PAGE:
them more than 5,700 years old.. Lost-wax casting was widespread in Europe until the 18th
century, when a piece-moulding process came to predominate.
The steps used in casting small bronze sculptures are fairly standardized, though the process today
varies from foundry to foundry. (In modern industrialuse, the process is called investment
casting.) Variations of the process include: "lost mould", which recognizes that materials other
than wax can be used (such as: tallow, resin, tar, and textile); and "waste wax process" (or
"waste mould casting"), because the mould is destroyed to remove the cast item.
11. Lost-wax castingA model of an apple in wax
12. Goldis a chemical element with symbol Au (from Latin: aurum) and atomic
number 79, making it one of the higher atomic number elements that
occur naturally. In its purest form, it is a bright, slightly reddish yellow,
dense, soft, malleable, and ductile metal. Chemically, gold is a transition
metal and a group 11 element. It is one of the least reactive chemical
elements and is solid under standard conditions. Gold often occurs in free
elemental (native) form, as nuggets or grains, in rocks, in veins, and
in alluvial deposits. It occurs in a solid solution series with the native
element silver (as electrum) and also
naturally alloyed with copper and palladium. Less commonly, it occurs in
minerals as gold compounds, often with tellurium (gold tellurides).
Gold is resistant to most acids, though it does dissolve in aqua regia, a
mixture of nitric acid and hydrochloric acid, which forms a
soluble tetrachloroaurate anion. Gold is insoluble in nitric acid, which
dissolves silver and base metals, a property that has long been used
to refinegold and to confirm the presence of gold in metallic objects,
giving rise to the term acid test. Gold also dissolves in alkaline solutions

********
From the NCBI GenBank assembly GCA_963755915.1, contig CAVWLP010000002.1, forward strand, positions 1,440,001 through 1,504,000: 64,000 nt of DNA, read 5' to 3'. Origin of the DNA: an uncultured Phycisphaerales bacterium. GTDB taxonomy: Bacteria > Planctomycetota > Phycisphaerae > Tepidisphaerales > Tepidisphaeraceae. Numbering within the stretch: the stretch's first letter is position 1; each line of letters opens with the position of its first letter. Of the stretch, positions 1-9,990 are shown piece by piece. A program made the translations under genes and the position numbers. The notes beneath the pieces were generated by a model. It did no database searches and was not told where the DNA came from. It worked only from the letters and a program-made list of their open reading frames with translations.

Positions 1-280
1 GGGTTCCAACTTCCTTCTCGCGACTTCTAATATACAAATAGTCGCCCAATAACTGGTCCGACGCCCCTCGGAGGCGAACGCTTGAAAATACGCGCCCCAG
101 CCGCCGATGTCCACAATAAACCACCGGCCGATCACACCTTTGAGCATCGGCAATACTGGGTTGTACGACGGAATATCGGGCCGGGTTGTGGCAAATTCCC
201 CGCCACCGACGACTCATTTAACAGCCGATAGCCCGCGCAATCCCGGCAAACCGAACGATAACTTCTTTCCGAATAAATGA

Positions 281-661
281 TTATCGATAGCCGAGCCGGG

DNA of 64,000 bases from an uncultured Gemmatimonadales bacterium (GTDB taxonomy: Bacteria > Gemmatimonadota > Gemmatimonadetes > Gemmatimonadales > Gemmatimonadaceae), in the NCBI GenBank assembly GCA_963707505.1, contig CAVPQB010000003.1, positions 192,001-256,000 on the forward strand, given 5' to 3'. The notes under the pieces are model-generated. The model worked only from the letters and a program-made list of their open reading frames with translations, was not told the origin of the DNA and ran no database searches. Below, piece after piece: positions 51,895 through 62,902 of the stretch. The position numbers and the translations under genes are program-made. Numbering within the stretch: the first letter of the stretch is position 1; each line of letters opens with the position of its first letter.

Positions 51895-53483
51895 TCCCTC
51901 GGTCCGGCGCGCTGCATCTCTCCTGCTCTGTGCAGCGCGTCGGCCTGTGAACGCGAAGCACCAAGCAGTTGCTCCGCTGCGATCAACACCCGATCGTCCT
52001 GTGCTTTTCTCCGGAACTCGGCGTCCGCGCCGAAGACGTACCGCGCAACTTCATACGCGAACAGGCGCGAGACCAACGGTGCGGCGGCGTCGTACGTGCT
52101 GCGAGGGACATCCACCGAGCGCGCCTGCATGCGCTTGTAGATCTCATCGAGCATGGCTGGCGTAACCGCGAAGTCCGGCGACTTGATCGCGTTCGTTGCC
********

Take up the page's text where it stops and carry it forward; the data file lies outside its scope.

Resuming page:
of cyanide, which are used in mining and electroplating. Gold dissolves
in mercury, forming amalgam alloys, but this is not a chemical reaction.
14. Wood carvingis a form of woodworking by means of a cutting tool (knife) in one hand
or a chisel by two hands or with one hand on a chisel and one hand on a mallet,
resulting in a wooden figure or figurine, or in the sculptural ornamentation of a
wooden object. The phrase may also refer to the finished product, from
individual sculptures to hand-worked mouldings composing part of a tracery.
The making of sculpture in wood has been extremely widely practiced, but survives
much less well than the other main materials such as stone and bronze, as it is
vulnerable to decay, insect damage, and fire. It therefore forms an important
hidden element in the art history of many cultures. Outdoor wood sculptures do
not last long in most parts of the world, so it is still unknown how the totem
pole tradition developed. Many of the most important sculptures of China and
Japan in particular are in wood, and so are the great majority of African
sculpture and that of Oceania and other regions. Wood is light and can take very
fine detail so it is highly suitable for masks and other sculpture intended to be